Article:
Why Self-Discipline is Key to Investing

Investors tend to focus on the here-and-now and not the longer-term consequences of their actions, says Morningstar Investment Management's Dan Kemp

Dan Kemp 12 March, 2019 | 8:28AM
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Dan Kemp: For millions of people around the world, the season of Lent represents a period of self-denial as we look ahead to a future feast. Such periods are important because people tend to focus on the here-and-now and not the longer-term consequences of our actions. This is especially relevant for investors as the impact of our decisions are typically felt over years and decades rather than just days and weeks. It therefore feels like a good time for investors to think about our habits and behaviours and consider some changes to improve returns over the long term.

The first discipline is to avoid looking at your portfolio too often. While it is natural to want to know how your portfolio is doing, frequent checking of performance can have a negative impact on your returns as we tend to over-react to small movements in the price of our investments. This, in turn, can lead to more frequent trading which not only increases the costs of the portfolio but also increase the probability of us making mistakes. It takes self-discipline to avoid looking at your portfolio, but it is worth remembering that many of the best investors tend to have long holdings periods and make few changes.

The second discipline is to avoid making short-term forecasts as these tend to lead to poor decisions. Often, we are not even aware that we are making such forecasts as they are such a normal part of everyday life. A great example of this problem is Brexit. The outcome of Brexit remains unknowable to most of us, but we all have an expectation of what will happen at the end of March. Such views can easily impact the way we invest. As humans we tend to be over-confident in our views and hence these forecasts can lead to poor outcomes. But forecasting can be a hard habit to break and so it is helpful to have something else to focus on. At Morningstar, we seek assets that are attractively valued and are therefore likely to deliver higher than usual returns over the long term. This approach leads us to place less emphasis on the short term and reduces our susceptibility to forecasts.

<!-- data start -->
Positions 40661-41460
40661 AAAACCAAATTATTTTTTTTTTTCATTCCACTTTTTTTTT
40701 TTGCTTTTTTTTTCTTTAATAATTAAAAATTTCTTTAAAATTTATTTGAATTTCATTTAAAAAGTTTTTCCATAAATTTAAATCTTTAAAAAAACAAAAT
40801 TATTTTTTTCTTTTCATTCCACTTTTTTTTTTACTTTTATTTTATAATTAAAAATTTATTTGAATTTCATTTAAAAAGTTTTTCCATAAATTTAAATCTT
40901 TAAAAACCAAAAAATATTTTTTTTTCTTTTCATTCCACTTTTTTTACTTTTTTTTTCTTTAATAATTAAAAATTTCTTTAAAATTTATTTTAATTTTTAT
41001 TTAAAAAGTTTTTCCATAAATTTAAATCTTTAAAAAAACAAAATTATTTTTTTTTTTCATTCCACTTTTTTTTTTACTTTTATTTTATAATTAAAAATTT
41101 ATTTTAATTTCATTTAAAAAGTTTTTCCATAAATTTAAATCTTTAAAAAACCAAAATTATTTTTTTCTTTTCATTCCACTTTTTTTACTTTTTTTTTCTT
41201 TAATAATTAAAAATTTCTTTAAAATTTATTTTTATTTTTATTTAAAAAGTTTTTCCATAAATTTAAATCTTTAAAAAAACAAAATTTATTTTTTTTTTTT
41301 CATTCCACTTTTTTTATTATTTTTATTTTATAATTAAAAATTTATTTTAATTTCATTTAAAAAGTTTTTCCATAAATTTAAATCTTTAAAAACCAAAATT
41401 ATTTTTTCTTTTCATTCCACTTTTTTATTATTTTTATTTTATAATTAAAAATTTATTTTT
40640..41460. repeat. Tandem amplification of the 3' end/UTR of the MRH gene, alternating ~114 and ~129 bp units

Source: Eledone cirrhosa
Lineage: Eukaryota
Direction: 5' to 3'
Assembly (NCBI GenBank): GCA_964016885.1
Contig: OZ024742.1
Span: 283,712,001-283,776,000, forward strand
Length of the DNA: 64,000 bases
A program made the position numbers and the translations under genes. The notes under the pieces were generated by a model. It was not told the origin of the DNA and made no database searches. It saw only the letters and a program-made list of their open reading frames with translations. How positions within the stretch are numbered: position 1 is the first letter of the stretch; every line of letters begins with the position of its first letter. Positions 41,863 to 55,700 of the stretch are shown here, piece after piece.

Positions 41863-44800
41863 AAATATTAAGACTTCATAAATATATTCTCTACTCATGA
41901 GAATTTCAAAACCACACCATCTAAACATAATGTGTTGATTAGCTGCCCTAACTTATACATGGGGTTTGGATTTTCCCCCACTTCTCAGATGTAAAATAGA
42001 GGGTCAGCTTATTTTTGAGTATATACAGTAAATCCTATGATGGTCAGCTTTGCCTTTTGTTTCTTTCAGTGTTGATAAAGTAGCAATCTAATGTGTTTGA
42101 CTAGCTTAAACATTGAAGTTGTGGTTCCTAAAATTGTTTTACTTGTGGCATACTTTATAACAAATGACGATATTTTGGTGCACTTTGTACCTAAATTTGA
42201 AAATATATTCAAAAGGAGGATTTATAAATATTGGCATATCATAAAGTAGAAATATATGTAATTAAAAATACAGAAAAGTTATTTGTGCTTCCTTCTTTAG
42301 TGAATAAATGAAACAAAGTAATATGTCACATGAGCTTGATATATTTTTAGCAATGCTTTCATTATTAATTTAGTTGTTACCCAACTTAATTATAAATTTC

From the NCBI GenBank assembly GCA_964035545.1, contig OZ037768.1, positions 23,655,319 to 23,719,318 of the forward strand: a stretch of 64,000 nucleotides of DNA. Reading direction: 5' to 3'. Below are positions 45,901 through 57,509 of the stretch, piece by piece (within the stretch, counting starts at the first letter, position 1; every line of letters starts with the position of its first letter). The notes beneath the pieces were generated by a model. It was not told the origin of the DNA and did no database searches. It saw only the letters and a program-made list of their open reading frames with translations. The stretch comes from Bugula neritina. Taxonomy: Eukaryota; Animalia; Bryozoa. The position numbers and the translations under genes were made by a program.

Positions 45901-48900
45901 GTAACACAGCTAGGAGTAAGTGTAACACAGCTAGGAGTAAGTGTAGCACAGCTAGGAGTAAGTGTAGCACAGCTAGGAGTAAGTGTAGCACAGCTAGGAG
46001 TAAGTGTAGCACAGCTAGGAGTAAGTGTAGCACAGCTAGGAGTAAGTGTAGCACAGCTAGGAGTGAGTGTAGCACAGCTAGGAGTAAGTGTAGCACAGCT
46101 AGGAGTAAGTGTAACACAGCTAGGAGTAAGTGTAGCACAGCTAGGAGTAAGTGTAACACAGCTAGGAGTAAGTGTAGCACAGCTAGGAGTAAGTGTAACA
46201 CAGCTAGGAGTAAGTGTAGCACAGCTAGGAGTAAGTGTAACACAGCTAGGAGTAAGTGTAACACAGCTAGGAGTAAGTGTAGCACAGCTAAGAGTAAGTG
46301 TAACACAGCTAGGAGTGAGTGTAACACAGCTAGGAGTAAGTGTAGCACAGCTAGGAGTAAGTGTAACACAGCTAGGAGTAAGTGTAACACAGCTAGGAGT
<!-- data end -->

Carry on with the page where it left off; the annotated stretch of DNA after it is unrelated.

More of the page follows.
Like all disciplines, these changes in behaviour can be challenging to implement as they typically form part of our daily habits but critical self-reflection is an essential element of investor success and a key focus for the team here at Morningstar. Denying yourself is not easy but the rewards are worthwhile.


The information contained within is for educational and informational purposes ONLY. It is not intended nor should it be considered an invitation or inducement to buy or sell a security or securities noted within nor should it be viewed as a communication intended to persuade or incite you to buy or sell security or securities noted within. Any commentary provided is the opinion of the author and should not be considered a personalised recommendation. The information contained within should not be a person's sole basis for making an investment decision. Please contact your financial professional before making an investment decision.

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About Author

Dan Kemp

Dan Kemp  is Chief Investment Officer, Morningstar Investment Management EMEA

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